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Process to launch corruption investigation office poised to spark another bipartisan spat

All News 16:56 July 06, 2020

SEOUL, July 6 (Yonhap) -- After the troubled first month since the new assembly term began in late May, rival parties are poised to lock horns again over the ruling party-led initiative to launch a special investigative body targeting corruption by high-ranking public officials.

Despite vigorous protest by the opposition bloc, the ruling majority Democratic Party (DP) last Friday officially kicked off its process to launch the probe body, tentatively called the Corruption Investigation Office for High-ranking Officials (CIO).

The establishment of the organization which has independent power to probe and prosecute high-ranking public officials, including top prosecutors, for corruption, was President Moon Jae-in's key campaign pledge. It is a core part of Moon's push for the reform of the state prosecution service, which has been accused of wielding excessive power and authority.

The president and the ruling party are seeking to appoint the head of the CIO by July 15 so that it can officially go into operation on the first day the related law takes effect.

The road to the office's final establishment is, however, likely to be paved with conflict with the main opposition United Future Party (UFP) claiming the launch is unconstitutional.

National Assembly Speaker, Rep. Park Byeong-seug mediates a meeting between the floor leaders of the Democratic Party and the United Future Party -- Rep. Kim Tae-nyeon and Rep. Joo Ho-young -- on June 28, 2020. (Yonhap)

On Monday, UFP lawmakers officially ended their three-week boycott of the DP-led assembly in protest of the ruling party's "unilateral" formation of the parliamentary standing committees, and returned to the chamber vowing to continue their "fight" against the ruling party.

In protest against the envisioned investigative office, the UFP filed an appeal with the Constitutional Court in February, asking the court to determine whether the new organization's establishment is constitutional.

The UFP maintains that it cannot join the parliamentary process to launch the new body until the Constitutional Court's decision on the case.

The opposition by the UFP, which holds veto power over the DP's pick of candidate to lead the CIO, is likely to become a major stumbling block to the DP-led efforts to launch the office at the earliest possible date.

Under the law governing the establishment and running of the CIO, a seven-member committee composed of the justice minister, the head of the National Court Administration, the head of the Korean Bar Association and four lawmakers -- two from the DP and two from the UFP -- are required to jointly recommend two candidates to lead the new office. The president is entitled to finally pick one of the two candidates.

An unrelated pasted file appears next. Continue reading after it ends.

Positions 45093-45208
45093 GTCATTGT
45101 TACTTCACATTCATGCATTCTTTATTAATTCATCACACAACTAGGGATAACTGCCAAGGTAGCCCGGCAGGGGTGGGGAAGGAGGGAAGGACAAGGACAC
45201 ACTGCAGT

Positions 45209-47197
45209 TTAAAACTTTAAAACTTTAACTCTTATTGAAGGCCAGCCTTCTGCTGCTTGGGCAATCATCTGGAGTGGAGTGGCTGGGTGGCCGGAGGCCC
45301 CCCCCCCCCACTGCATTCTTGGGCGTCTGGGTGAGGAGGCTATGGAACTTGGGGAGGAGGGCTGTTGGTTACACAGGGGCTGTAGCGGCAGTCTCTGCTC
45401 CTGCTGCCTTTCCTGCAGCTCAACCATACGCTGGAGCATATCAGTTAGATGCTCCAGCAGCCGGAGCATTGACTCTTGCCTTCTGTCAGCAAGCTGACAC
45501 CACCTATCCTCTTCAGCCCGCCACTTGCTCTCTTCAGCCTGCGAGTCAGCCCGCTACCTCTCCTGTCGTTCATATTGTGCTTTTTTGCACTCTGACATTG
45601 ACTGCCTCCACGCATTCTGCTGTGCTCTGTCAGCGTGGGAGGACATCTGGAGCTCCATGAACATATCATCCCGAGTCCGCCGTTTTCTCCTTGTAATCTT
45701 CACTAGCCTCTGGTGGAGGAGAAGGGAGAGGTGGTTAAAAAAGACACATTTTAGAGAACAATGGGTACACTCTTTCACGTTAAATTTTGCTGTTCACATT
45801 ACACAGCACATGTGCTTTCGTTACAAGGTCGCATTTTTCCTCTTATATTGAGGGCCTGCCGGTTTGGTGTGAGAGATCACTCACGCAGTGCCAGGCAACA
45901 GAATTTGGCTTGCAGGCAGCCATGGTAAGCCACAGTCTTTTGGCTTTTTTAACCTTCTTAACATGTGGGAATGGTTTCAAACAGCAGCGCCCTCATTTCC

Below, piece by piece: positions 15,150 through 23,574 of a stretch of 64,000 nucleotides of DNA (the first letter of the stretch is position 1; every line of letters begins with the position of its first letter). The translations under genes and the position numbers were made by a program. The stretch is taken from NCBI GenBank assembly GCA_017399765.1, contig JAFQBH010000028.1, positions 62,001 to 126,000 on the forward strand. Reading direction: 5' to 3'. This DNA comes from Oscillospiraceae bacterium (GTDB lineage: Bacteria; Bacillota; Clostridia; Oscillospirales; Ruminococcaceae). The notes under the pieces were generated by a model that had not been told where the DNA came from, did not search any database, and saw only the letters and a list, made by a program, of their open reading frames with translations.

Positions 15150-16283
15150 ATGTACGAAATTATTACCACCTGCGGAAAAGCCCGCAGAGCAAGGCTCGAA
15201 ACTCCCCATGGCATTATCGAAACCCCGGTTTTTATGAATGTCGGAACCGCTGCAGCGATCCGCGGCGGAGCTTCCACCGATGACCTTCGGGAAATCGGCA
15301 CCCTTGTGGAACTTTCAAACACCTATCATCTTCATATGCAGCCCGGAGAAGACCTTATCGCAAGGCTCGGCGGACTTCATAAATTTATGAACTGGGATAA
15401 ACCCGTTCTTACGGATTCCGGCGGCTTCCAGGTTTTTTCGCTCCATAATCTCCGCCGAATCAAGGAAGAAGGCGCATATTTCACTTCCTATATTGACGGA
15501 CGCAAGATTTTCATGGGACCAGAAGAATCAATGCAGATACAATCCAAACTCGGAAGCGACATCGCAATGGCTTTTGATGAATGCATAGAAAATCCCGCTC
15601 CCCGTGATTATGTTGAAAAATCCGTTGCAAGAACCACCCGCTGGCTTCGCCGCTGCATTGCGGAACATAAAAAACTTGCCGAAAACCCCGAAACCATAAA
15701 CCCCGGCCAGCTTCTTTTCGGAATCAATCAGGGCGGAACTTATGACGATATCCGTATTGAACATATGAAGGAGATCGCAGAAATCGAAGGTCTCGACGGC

Any candidate must win approval from at least six out of the seven committee members before being finally presented to the president, a crucial qualification which could make the appointment process a difficult, time-consuming ordeal.

The DP, controlling a majority of the 300 parliamentary seats, is determined to do all it can, including even revise the law, to make the new organization happen.

"If the UFP refuses to recommend its lawmakers to the recommendation committee until the end, indefinitely delaying the launch of the investigative body, it could eventually become a reason for a law revision," Rep. Yun Ho-jung of the DP who chairs the parliamentary legislation committee said in a radio interview last Thursday.

The main opposition's contentious push for a number of politically-charged initiatives is likely to further spark partisan rows at the National Assembly this month, including a plan to impeach Justice Minister Choo Mi-ae for abuse of power over the minister's ongoing spat with Prosecutor General Yoon Seok-youl.

The opposition party is also demanding the launch of an official parliamentary investigation into Rep. Yoon Mee-hyang of the DP, an ex-activist for former victims of Japan's World War II sexual enslavement, who is suspected of misusing funds meant for aging victims.

The impending parliamentary confirmation process for National Intelligence Service chief nominee Park Jie-won and unification minister nominee Lee In-young is likely to become another flash point between the rival parties after the UFP denounced Lee as too "placable" on North Korea.

"(The UFP) will laser focus on thoroughly verifying (the qualifications) of the nominees to rule out anyone who is unqualified," UFP floor leader, Rep. Joo Ho-young said during a press conference a day earlier.

United Future Party floor leader Rep. Joo Ho-young speaks during a press conference in Seoul on July 5, 2020. (Yonhap)


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